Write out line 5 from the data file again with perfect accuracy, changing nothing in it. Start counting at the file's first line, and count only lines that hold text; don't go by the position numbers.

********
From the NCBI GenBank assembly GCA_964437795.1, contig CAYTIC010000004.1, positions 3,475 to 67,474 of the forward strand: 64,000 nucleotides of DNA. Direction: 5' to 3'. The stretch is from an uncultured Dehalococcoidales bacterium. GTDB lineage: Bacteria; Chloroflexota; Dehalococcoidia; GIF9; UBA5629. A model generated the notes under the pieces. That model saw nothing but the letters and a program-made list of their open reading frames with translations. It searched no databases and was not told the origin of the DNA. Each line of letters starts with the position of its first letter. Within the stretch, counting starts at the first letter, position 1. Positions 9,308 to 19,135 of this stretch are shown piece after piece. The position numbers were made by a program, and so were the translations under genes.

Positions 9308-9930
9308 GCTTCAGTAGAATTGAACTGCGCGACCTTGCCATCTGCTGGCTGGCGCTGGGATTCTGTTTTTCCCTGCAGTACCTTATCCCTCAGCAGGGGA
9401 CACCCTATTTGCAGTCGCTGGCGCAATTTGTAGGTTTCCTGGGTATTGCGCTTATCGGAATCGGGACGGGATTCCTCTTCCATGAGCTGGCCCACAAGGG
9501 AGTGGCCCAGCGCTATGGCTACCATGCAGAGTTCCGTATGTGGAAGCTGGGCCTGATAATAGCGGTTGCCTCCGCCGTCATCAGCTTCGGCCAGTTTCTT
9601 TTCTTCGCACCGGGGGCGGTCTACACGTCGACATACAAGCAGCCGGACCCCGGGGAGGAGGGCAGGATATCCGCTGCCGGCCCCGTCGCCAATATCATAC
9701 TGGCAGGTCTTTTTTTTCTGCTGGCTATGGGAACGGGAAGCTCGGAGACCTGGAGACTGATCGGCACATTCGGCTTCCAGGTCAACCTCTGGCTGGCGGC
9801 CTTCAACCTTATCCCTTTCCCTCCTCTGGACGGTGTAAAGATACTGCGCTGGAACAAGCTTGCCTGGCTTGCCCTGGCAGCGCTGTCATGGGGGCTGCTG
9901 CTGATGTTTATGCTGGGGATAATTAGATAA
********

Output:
9501 AGTGGCCCAGCGCTATGGCTACCATGCAGAGTTCCGTATGTGGAAGCTGGGCCTGATAATAGCGGTTGCCTCCGCCGTCATCAGCTTCGGCCAGTTTCTT